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    Enhancing Product Design Efficiency

    Digital design tools today have rapidly evolved to support the intricate needs of product designers. Among these tools, Figma has emerged as a clear front runner, it’s my current tool of choice. Figma has redefined the landscape by offering a truely collaborative experience where designers can create and iterate in realtime and collaborate with developers and stakeholders.

    While its features have made it beloved by many, we have to acknowledge that the sheer power of this tool can quickly lead to chaos. Without proper organisation, the vast canvas of Figma can quickly turn from a playground of creativity into a maze of confusion - even for you, the designer working in the document.

    The Chaos of Unorganised Design Documents

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    It doesn’t matter if you use Figma, Sketch, Lunacy, Penpot or the new flavour of the month, the importance of well organised design document remains critical to your sanity and those around you, especially when working with large cross functional teams.

    Navigating through a cluttered design document is like trying to find a needle in a haystack. I’ve spent countless hours in my design career amongst the chaos, some of which I’m sure I have caused. I have seen my fair share of how quickly things can get out of control. There is nothing worse from a Design Manger or Lead point of view than opening a document only to be greeted by the seventh circle of hell.

    As designers, our primary focus should be on crafting the best user experience and not on battling the chaos of disorganisation. Yet, when your design document aren’t organised efficiently, the latter often becomes your new reality.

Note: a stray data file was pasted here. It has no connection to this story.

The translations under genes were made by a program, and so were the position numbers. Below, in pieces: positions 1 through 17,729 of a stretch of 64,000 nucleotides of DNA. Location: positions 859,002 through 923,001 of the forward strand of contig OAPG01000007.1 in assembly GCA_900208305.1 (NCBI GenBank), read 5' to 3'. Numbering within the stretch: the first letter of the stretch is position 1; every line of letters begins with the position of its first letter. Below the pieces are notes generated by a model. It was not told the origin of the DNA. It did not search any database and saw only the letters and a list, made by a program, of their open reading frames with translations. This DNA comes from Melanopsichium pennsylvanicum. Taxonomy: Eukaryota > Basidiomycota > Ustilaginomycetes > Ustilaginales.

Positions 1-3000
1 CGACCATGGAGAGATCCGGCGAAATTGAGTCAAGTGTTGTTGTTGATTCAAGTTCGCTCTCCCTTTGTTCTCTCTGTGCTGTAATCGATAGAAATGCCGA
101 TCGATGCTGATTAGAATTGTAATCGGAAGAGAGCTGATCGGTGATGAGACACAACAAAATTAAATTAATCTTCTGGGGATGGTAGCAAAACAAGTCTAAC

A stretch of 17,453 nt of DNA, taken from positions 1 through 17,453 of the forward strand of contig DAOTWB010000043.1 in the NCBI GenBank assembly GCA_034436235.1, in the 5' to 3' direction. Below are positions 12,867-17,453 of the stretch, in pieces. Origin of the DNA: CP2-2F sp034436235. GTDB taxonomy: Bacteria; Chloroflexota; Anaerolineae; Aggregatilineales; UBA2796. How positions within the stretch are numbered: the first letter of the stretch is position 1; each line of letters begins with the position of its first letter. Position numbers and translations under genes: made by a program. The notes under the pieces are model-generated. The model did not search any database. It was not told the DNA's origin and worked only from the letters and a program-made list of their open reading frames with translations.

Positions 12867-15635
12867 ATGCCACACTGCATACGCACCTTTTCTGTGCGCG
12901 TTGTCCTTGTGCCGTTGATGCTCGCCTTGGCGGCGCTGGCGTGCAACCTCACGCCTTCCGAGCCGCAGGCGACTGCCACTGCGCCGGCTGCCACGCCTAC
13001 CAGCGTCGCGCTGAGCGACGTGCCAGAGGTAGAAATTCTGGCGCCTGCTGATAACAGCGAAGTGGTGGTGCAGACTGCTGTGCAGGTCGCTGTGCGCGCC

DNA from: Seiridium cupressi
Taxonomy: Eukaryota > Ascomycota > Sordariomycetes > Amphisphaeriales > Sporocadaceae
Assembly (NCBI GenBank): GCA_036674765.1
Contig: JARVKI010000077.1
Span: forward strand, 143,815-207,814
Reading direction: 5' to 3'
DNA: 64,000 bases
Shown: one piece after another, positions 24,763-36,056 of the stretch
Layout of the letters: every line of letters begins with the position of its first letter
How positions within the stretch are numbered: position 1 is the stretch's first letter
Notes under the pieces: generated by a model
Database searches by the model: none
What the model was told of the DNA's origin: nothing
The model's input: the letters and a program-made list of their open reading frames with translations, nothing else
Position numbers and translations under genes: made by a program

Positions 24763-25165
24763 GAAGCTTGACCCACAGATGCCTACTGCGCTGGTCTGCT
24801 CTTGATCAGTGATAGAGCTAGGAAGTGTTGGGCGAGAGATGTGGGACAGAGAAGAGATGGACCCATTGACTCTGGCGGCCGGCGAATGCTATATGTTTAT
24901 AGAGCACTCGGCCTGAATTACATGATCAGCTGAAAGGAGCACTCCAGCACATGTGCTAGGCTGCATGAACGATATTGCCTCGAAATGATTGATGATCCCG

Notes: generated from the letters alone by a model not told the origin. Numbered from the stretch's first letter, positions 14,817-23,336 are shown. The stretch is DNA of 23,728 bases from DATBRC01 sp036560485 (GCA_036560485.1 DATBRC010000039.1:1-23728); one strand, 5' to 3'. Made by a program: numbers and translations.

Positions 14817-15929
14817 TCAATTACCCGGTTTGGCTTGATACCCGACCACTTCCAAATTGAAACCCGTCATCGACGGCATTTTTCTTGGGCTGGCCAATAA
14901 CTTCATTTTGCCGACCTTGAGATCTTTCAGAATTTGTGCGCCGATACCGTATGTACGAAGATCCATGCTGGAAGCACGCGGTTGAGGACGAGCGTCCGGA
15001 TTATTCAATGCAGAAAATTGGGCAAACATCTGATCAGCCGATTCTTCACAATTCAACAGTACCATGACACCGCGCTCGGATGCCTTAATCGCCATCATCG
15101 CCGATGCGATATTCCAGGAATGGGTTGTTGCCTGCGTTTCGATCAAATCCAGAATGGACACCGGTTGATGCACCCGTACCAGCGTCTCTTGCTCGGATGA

Here’s a closer look at the challenges and issues stemming from a disorganised design document.

    Wasted Time

    Never-ending Navigation — Designers often find themselves endlessly panning around a seemingly infinite canvas of sections, frames and components. Instead of quickly getting to the task at hand. This unnecessary hunt is not just frustrating but also breaks the creative flow, slowing down the overall design process.

    Mental Load — Beyond the physical time wasted, constantly searching for screens and components adds an unwanted cognitive load on the designer, product manger or developer. Instead of focusing on design decisions, mental energy is spent on remembering where a particular element might be hidden.

    Duplication of Assets

    Reinventing the Wheel — When existing components or screens are not easily found, designers might inadvertently design a new one from scratch. This leads to multiple versions of similar assets, taking up additional space and creating confusion about which version to use.

    Consistency, or Lack There of — Duplicate assets might not be exact replicas. Minor differences in these assets, if used interchangeably, can introduce inconsistencies in the design, affecting the overall user experience.


    Lost in Translation — Without a clear organisational system and naming convention, what makes sense to one designer might be utterly perplexing to another. A universally agreed upon structure must prevail.

    Decision Dilemmas — When multiple similar assets exist due to a lack of clarity, designers and developers face dilemmas about which assets to use, leading to design decision paralysis.

    Lost Feedback

    In a crowded design document, feedback comments and sticky notes can get overshadowed by the sheer volume of design elements. These overlooked comments can contain critical insights or revision requests that, if missed, can lead to design errors or iterations that don’t align with stakeholder expectations. Without a complete view of feedback, designers might find themselves making changes based on partial inputs, leading to incomplete solutions.

    Lingering Legacy

    As projects evolve, so do designs. However, in a disorganised design document, outdated designs linger alongside newer versions. When designers, especially those who might not have been part of earlier project phases, access these files, they might inadvertently use outdated layouts and components that now find their way back into the design, detracting from the user experience and possibly reintroducing solved problems.